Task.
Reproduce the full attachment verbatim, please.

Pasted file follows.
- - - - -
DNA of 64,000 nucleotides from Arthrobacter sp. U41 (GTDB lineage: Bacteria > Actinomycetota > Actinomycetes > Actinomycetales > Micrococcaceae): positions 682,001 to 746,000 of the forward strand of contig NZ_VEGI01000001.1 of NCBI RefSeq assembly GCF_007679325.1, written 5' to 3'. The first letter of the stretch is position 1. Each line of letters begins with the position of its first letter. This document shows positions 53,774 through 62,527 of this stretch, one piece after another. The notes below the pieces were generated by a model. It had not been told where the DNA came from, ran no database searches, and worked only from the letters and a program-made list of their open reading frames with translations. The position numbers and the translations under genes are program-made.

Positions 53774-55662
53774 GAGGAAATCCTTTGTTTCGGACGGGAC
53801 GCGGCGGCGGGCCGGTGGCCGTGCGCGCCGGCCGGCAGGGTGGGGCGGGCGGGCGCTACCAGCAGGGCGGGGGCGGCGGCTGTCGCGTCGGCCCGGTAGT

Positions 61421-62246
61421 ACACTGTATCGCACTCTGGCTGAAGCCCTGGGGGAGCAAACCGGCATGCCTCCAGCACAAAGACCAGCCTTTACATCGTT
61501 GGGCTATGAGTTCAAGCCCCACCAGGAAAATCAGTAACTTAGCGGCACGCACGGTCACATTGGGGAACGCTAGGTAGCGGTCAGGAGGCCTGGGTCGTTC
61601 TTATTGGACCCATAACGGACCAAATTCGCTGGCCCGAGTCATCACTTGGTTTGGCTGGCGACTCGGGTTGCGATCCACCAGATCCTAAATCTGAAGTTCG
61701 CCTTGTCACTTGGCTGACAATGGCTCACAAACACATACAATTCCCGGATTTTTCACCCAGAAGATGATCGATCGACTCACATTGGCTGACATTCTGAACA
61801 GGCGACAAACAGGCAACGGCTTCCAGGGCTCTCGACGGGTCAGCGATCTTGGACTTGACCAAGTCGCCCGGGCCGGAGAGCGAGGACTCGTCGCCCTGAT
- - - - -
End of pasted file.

DNA of 64,000 nucleotides from Arthrobacter sp. U41 (GTDB lineage: Bacteria > Actinomycetota > Actinomycetes > Actinomycetales > Micrococcaceae): positions 682,001 to 746,000 of the forward strand of contig NZ_VEGI01000001.1 of NCBI RefSeq assembly GCF_007679325.1, written 5' to 3'. The first letter of the stretch is position 1. Each line of letters begins with the position of its first letter. This document shows positions 53,774 through 62,527 of this stretch, one piece after another. The notes below the pieces were generated by a model. It had not been told where the DNA came from, ran no database searches, and worked only from the letters and a program-made list of their open reading frames with translations. The position numbers and the translations under genes are program-made.

Positions 53774-55662
53774 GAGGAAATCCTTTGTTTCGGACGGGAC
53801 GCGGCGGCGGGCCGGTGGCCGTGCGCGCCGGCCGGCAGGGTGGGGCGGGCGGGCGCTACCAGCAGGGCGGGGGCGGCGGCTGTCGCGTCGGCCCGGTAGT

Positions 61421-62246
61421 ACACTGTATCGCACTCTGGCTGAAGCCCTGGGGGAGCAAACCGGCATGCCTCCAGCACAAAGACCAGCCTTTACATCGTT
61501 GGGCTATGAGTTCAAGCCCCACCAGGAAAATCAGTAACTTAGCGGCACGCACGGTCACATTGGGGAACGCTAGGTAGCGGTCAGGAGGCCTGGGTCGTTC
61601 TTATTGGACCCATAACGGACCAAATTCGCTGGCCCGAGTCATCACTTGGTTTGGCTGGCGACTCGGGTTGCGATCCACCAGATCCTAAATCTGAAGTTCG
61701 CCTTGTCACTTGGCTGACAATGGCTCACAAACACATACAATTCCCGGATTTTTCACCCAGAAGATGATCGATCGACTCACATTGGCTGACATTCTGAACA
61801 GGCGACAAACAGGCAACGGCTTCCAGGGCTCTCGACGGGTCAGCGATCTTGGACTTGACCAAGTCGCCCGGGCCGGAGAGCGAGGACTCGTCGCCCTGAT